• Hepatomegaly
  • Malaria
  • “Enteric fever-like” syndrome caused by Yersinia enterocolitica, pseudotuberculosis, and Campylobacter spp.
  • Enteric fever caused by nontyphoid Salmonella spp.
  • Infectious hepatitis
  • Dengue
  • Atypical pneumonia
  • Infectious mononucleosis
  • Subacute bacterial endocarditis
  • Tuberculosis
  • Brucellosis
  • Q fever
  • Toxoplasmosis
  • Typhus
  • Viral infections: Epstein-Barr virus (EBV), cytomegalovirus (CMV), viral hemorrhagic agents
Due to the rarity of enteric fevers/typhoid syndromes in the United States, a high level of clinical suspicion is required.
  • Definitive diagnosis is by culture of S. typhi from blood or other sterile body fluid.
  • Isolation of S. typhi in sputum, urine, or stool leads to a presumptive diagnosis.
  • Serology is nonspecific and typically not useful.
  • If there are multiple negative blood cultures or in patients with prior antibiotic therapy, diagnostic yield is better with bone marrow culture.
  • Anemia, leukopenia (neutropenia), thrombocytopenia, or evidence of disseminated intravascular coagulopathy. Elevated liver enzymes are common.
  • Have a high clinical suspicion for intestinal perforation, or consider serial plain abdominal films looking for evidence of perforation in ill patients complaining of persistent abdominal tenderness.
Diagnostic Procedures/Other
  • Bone marrow aspirate for culture of S. typhi is more sensitive than blood cultures but rarely indicated as a primary investigation.
  • Bone marrow aspiration may be done for evaluation of a fever of unknown origin.
Test Interpretation
Classically, pathology of the bowel shows mononuclear proliferation involving lymphoid tissue of intestinal tract, especially Peyer patches of the terminal ileum.
  • Treatment of typhoid disease and chronic carrier states must be determined on an individual basis. Factors to be considered include age, public health and occupational health risk (e.g., food handler, chronic care facilities, medical personnel), intolerance to antibiotics, and evidence of biliary tract disease.
  • Awareness of emerging drug-resistant S. typhi strains and the epidemiology of the patient's exposure help direct primary therapy. Knowledge of local resistance patterns for presumptive treatment or laboratory sensitivity also guide therapy. Fluoroquinolone-resistant S. typhi is common in Asia.

  • Fluid and electrolyte support
  • Strict isolation of patient's linen, stool, and urine
  • Consider serial plain abdominal films for evidence of perforation, usually in the 3rd to 4th week of illness.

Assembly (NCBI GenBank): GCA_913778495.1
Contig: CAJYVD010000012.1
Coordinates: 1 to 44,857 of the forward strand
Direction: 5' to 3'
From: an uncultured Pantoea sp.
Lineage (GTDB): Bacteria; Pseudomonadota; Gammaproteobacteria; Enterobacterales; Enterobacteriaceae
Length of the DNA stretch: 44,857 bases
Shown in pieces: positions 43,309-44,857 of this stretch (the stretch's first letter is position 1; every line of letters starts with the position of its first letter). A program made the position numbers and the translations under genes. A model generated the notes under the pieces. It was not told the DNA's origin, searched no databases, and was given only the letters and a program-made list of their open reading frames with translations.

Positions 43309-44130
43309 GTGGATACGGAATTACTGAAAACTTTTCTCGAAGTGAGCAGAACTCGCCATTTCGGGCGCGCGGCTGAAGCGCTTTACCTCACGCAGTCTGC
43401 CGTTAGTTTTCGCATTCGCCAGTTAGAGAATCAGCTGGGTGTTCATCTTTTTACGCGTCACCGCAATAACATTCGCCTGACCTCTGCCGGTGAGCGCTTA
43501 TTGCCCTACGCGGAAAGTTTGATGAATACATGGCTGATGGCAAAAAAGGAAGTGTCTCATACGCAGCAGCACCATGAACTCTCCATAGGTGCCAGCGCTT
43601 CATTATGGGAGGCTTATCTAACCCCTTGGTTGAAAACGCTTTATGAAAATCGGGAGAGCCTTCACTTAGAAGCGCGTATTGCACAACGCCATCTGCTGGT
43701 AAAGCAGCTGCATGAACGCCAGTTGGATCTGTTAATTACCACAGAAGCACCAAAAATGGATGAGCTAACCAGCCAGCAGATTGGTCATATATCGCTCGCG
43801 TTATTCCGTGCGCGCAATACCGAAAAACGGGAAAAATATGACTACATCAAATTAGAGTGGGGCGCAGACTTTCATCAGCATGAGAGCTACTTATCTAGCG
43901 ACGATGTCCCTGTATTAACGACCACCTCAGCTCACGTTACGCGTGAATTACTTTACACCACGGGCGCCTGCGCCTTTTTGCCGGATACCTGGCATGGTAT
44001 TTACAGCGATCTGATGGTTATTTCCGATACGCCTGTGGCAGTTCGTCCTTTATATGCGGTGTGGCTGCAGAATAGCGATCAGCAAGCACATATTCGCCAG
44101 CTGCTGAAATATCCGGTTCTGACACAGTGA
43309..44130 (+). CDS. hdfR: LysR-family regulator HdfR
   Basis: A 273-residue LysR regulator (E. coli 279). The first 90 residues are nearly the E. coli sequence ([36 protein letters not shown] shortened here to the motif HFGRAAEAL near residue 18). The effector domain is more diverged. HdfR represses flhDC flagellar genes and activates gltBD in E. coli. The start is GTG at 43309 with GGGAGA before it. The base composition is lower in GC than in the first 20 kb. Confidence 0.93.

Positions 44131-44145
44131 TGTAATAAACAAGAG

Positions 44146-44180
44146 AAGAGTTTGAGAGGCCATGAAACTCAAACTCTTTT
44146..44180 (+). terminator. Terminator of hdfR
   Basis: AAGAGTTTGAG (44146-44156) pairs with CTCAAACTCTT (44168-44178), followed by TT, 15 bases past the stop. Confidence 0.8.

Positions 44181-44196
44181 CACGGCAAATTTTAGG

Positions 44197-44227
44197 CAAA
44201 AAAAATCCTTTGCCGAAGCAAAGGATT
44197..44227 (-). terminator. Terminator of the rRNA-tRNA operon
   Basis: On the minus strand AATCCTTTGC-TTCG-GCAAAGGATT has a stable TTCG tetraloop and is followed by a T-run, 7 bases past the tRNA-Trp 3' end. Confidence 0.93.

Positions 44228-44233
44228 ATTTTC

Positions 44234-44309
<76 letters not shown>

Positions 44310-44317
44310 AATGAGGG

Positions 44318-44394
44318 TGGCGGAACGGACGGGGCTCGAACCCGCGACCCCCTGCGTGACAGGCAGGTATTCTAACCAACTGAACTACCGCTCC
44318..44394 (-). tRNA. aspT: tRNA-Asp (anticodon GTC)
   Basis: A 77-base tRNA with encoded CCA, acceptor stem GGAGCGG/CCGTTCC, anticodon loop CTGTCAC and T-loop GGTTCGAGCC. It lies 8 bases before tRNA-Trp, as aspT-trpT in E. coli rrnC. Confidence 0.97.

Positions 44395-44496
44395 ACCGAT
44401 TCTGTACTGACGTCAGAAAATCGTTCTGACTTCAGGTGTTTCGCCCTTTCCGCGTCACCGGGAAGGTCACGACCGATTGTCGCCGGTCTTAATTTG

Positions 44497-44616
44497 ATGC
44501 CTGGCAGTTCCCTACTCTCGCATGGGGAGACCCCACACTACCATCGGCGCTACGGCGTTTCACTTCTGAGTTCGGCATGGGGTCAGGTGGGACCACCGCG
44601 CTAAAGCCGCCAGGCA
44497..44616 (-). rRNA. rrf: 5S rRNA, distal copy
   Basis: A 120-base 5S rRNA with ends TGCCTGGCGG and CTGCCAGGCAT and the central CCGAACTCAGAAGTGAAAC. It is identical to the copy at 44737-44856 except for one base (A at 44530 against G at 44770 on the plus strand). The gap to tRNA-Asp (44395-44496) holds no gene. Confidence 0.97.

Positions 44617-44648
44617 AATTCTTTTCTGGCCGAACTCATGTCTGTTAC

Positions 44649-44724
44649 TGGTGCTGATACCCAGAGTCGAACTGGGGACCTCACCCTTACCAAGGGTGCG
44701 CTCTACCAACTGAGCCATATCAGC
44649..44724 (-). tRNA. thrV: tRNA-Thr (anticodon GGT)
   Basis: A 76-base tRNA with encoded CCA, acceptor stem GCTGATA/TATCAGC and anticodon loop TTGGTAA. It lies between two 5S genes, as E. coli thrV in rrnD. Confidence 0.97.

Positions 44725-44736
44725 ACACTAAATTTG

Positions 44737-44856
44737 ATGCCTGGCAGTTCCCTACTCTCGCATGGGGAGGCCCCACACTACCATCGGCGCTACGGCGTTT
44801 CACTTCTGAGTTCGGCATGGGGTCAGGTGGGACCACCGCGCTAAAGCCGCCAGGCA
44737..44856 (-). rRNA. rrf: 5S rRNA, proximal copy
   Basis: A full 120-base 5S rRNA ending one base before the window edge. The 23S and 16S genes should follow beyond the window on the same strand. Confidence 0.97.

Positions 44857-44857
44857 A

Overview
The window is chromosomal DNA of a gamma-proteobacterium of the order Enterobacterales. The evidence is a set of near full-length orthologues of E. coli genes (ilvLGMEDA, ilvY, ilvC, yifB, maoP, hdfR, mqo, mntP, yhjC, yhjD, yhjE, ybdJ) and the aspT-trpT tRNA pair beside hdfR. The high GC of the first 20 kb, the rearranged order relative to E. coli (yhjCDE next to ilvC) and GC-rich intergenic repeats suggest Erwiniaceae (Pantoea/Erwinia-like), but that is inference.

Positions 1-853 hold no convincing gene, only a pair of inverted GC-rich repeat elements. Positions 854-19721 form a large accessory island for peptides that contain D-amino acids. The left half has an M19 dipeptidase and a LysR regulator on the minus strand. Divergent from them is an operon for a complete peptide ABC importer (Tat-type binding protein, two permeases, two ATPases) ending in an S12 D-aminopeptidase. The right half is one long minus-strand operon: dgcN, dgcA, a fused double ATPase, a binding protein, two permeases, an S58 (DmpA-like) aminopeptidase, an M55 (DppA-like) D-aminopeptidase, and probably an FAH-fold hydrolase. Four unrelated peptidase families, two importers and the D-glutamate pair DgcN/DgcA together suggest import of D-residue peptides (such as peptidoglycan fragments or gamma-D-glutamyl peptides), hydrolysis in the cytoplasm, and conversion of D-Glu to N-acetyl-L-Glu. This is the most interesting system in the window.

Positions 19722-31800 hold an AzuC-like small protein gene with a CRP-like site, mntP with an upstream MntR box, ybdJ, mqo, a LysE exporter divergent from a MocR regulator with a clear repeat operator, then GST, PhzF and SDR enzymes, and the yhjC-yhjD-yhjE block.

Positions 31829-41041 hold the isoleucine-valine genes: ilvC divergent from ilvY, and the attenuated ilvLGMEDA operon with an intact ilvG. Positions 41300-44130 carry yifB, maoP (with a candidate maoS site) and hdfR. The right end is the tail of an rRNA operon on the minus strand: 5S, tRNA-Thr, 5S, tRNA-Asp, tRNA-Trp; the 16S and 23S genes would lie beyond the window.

• For hemorrhage: blood transfusion and management of shock
First Line
  • Chloramphenicol: pediatric 50 mg/kg/day PO QID for 2 weeks; adult dose 2 to 3 g per day PO divided q6h for 2 weeks or
  • Ampicillin: pediatric 100 mg/kg/day (max 2 g) QID PO for 2 weeks; adults 500 mg q6h for 2 weeks or
  • Ciprofloxacin: 500 mg PO BID for 2 weeks, indicated in multiple-drug-resistant typhoid
    • Has been used safely in children; WHO recommends as first line in areas with drug resistance to older first-line antibiotics.
    • Fluoroquinolones may prevent clinical relapse better than chloramphenicol (2)[A].
  • Ceftriaxone: pediatric 100 mg/kg/day for 2 weeks; adult dose: 1 to 2 g IV once daily for 2 weeks or
  • Azithromycin: pediatric 10 to 20 mg/kg (max 1 g) PO daily for 5 to 7 days; adult dose: 1 g PO once followed by 500 mg PO daily for 5 to 7 days
  • Chronic carrier state
    • Ampicillin: 4 to 5 g/day plus probenecid 2 g/day QID for 6 weeks (for patients with normal gallbladder function and no evidence of cholelithiasis)
    • Ciprofloxacin: 500 mg PO BID for 4 to 6 weeks is also efficacious. Chloramphenicol resistance has been reported in Mexico, South America, Central America, Southeast Asia, India, Pakistan, Middle East, and Africa.
  • Contraindications: Refer to manufacturer's profile.
  • Precautions: Rarely, Jarisch-Herxheimer reaction appears after antimicrobial therapy.
  • Significant possible interactions: Refer to manufacturer's profile for each drug.
Second Line
  • Trimethoprim-sulfamethoxazole one doublestrength tablet twice a day for 10 days (Note: Drug resistance is common, local resistance patterns and expert knowledge should guide choice of treatment agent.)